MUNICH (Reuters) - Siemens Healthineers has agreed to buy Corindus Vascular Robotics for $1.1 billion in the biggest acquisition since the Siemens subsidiary listed on the stock market last year.
Healthineers is paying $4.28 per share for Massachusetts-based Corindus, which develops robotic systems for minimally invasive vascular therapy procedures, a 77% premium to the U.S. company’s closing price on Wednesday.
Systems produced by Corindus, which has approximately 100 employees, allow doctors to guide catheters and stent implants with controlling modules.
Corindus made a loss of $35 million last year on revenue of $10.8 million. But Jochen Schmitz, Healthineers’ finance chief, told analysts on Thursday he expected the unit to post a profit in 2023.
Corindus’ board has approved the deal, Corindus said in a statement, but the deal is still subject to shareholder agreement.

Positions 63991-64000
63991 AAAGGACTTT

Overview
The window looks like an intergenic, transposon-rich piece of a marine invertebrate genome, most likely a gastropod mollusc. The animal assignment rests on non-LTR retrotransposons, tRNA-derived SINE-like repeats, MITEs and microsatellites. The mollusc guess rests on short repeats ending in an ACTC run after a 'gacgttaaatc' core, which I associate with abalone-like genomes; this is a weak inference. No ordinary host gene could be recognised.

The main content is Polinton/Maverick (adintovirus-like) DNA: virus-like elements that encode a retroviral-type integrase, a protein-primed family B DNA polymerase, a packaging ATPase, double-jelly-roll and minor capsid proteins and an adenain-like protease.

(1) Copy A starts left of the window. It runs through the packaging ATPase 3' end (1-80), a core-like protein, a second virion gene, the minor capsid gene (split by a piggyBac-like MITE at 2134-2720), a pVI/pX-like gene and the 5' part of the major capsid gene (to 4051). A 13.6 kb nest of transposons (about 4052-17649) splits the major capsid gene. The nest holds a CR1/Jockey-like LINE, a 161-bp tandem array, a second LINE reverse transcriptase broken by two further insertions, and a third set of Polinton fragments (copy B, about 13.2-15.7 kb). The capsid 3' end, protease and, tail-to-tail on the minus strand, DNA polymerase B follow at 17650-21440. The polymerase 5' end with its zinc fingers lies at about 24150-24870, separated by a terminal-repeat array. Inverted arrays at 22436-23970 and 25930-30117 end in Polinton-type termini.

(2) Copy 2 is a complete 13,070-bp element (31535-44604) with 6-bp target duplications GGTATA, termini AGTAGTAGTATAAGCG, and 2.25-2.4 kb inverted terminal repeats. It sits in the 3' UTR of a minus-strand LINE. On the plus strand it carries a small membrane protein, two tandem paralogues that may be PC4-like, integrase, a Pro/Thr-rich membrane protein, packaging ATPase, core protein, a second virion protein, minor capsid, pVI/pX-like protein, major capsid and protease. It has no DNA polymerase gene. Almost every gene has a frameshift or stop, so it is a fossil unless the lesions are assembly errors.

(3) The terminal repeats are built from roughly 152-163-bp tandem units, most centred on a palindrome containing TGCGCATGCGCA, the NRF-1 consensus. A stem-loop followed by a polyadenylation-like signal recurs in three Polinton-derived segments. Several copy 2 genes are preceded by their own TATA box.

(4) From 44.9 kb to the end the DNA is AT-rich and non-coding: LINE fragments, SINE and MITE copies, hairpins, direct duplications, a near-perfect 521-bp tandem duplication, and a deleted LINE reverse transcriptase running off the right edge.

“We believe the transaction will deliver immediate, compelling and certain value to all Corindus stockholders,” Corindus Chief Executive Mark Toland said.
Rival Philips is the second-largest shareholder in Corindus with a 12.8% stake, according to Refinitiv data. Healthineers’ Schmitz said he doesn’t expect a counter bid from the Dutch company.
A Philips spokesman said the company was reviewing the announcement and wouldn’t comment further.
In 2015, Philips bought U.S. medical equipment maker Volcano, specialized in equipment for minimally invasive surgery, for $1.2 billion, strengthening its position in image-guided therapies.
Siemens and Corindus said the deal is expected to close by the end of the year.
Reporting by Alexander Huebner in Munich; Additional reporting by Bart Meijer in Amsterdam Writing by Tom Sims; Editing by Michelle Martin and David Holmes